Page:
The secret of working the work of God is an apparent paradox. We have to give up any hope in ourselves, and place it in our Lord. We confess our utter need, and then humbly focus on the task at hand — no matter how seemingly insignificant, the task of today. J.C. Ryle says, “Expect less of yourself and more of Christ.” It’s good advice. The work of God is accomplished in the humble works that we find before us today — for our family, for those closest to us, for those whom God brings into our lives, for those whom God bids us pray. Today! We can do these daily works as we think less of self and more of Christ. Confession: Less of me, and more of Christ, in all I do and say. If it is Christ at work in me, then no task is too humble. The pie that is baked: It is Christ in me. The ham that is cooked: Christ in me, for family. The house that is cleaned: Christ in me, the hope of glory. The neighbor that is helped: Christ in me, speaking peace and hope…

George MacDonald looks at this paradox of faith and says,

You can at once begin to be a disciple of the Living One – by obeying Him in the first thing you can think of in which you are not obeying Him… We must learn to obey Him in everything, and so must begin somewhere. Let it be at once, and in the very next thing that lies at the door of our conscience!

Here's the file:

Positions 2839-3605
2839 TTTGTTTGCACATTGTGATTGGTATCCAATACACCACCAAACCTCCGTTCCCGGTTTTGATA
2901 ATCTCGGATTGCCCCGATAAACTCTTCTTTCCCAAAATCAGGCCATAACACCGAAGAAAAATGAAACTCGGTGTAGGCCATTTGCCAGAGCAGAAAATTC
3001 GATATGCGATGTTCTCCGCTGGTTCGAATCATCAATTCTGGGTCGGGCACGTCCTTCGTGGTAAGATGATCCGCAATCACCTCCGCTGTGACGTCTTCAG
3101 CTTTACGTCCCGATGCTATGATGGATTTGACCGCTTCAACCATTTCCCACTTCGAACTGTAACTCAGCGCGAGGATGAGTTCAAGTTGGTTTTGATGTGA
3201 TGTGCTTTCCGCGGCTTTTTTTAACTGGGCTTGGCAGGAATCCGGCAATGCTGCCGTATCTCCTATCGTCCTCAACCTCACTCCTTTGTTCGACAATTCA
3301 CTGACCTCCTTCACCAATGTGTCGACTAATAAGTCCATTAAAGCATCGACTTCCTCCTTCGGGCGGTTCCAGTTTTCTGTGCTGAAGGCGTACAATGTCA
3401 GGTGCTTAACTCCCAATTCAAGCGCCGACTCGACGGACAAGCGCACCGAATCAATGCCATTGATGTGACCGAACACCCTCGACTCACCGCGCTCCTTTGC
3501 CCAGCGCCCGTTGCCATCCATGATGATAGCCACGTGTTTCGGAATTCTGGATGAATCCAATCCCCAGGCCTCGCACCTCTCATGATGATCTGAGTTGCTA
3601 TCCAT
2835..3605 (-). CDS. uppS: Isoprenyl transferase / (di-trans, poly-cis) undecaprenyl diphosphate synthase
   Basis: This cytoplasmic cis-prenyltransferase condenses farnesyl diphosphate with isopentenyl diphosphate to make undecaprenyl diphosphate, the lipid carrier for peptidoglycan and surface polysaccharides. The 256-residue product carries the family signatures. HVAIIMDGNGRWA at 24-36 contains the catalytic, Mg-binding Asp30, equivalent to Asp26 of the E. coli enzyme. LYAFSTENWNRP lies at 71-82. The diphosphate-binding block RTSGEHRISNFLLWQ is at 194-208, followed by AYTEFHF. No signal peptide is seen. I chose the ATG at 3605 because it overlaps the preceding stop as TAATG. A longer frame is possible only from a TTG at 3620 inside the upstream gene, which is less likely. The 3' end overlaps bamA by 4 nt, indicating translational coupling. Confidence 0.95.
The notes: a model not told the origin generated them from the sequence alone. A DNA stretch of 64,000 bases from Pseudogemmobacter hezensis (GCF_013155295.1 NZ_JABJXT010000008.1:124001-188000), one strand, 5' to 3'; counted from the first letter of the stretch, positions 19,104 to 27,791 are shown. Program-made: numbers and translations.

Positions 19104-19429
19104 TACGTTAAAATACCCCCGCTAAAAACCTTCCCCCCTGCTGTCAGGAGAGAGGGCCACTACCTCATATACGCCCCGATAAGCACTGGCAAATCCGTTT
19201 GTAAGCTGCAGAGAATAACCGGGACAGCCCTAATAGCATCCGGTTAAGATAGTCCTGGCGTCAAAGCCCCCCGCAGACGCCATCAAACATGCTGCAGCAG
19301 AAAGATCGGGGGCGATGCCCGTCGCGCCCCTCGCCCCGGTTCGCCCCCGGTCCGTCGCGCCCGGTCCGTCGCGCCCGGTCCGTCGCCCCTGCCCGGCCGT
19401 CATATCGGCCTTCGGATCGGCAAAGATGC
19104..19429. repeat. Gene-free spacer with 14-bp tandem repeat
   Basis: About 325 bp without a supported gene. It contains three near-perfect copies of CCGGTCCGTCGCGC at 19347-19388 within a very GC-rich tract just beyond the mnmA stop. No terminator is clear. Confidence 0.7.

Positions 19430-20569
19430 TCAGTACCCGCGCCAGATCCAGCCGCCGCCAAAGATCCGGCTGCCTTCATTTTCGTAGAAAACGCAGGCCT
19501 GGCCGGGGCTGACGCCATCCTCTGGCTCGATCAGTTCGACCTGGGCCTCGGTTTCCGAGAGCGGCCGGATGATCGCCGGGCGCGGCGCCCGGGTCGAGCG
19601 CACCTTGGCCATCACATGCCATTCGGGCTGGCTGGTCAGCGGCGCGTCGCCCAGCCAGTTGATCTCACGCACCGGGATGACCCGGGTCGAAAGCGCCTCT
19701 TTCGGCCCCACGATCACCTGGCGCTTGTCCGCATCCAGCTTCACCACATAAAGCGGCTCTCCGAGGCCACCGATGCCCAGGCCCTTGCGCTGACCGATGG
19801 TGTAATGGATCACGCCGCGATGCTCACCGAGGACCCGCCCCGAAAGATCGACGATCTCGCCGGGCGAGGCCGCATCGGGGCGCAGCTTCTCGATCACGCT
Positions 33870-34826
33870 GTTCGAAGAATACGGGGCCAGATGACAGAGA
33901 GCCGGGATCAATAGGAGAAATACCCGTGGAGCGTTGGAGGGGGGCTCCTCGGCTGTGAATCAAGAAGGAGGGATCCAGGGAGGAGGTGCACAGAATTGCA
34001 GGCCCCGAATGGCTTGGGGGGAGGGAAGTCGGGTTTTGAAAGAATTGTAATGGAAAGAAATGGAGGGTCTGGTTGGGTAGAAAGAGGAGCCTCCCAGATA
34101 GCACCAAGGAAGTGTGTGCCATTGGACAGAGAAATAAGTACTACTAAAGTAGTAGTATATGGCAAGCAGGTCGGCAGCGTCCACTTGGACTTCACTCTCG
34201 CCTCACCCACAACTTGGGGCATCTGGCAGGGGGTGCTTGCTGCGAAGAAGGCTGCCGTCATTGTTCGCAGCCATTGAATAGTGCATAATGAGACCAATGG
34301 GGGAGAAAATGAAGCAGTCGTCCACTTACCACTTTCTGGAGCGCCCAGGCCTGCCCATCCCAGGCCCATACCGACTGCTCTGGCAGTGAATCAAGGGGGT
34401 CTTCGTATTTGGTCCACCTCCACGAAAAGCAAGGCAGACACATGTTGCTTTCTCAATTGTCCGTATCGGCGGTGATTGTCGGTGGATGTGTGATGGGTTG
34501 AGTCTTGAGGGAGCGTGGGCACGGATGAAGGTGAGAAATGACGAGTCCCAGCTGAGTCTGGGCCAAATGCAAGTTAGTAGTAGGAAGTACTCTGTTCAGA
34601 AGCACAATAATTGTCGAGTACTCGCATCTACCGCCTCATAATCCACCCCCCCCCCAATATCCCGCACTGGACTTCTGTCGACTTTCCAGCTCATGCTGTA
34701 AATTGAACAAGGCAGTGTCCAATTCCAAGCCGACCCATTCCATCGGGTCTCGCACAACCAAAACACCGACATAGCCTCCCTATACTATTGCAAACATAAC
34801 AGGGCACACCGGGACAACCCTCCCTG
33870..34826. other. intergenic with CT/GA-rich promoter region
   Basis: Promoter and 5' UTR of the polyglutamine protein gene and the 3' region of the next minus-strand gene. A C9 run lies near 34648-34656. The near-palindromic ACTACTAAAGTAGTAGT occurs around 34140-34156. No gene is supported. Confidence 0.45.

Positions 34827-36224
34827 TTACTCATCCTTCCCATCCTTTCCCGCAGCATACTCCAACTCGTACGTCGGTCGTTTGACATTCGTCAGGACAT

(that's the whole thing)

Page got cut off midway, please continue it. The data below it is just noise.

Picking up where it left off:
Truly, the work of God is before us, in the very next thing at the door of our conscience, and the very next person at the door of our house. All God asks is the next moment, the day called Today.

Give God this day, today, the whole way through Advent, and you will be working His work — even with all your faults. And this Christmas, you will encounter Him as never before! Amen.

The highest blessings of Heaven be upon you this Advent, as you surrender your life to Christ, faithfully working while it is day, today! Alleluia!

Love in Christ,

Pastor Loy

Happy Thanksgiving!

thanksgiving

Hello Friends,

It is a special time of the year. The lights of Christmas ignite on this holy day of gratitude. Advent properly begins in Thanksgiving, and we journey with anticipation toward the greatest miracle in human time: The descent of God in human form, Messiah wrapped in swaddling clothes and lying in a manger.

C.S. Lewis calls the Incarnation of God the “the Grand Miracle,” the “central miracle asserted by Christians and the central event in the history of the Earth.” He says that every other miracle prepares for this, or exhibits this, or results from this…. the central event in the history of the Earth and the epicenter of salvation history. And truly, it is! If the timeless God has entered into human time, in human form, all bets are off. If the Holy Creator God has taken on the flesh of His fallen human creation in order to redeem it, every other miracle must naturally follow. Nothing is impossible with God!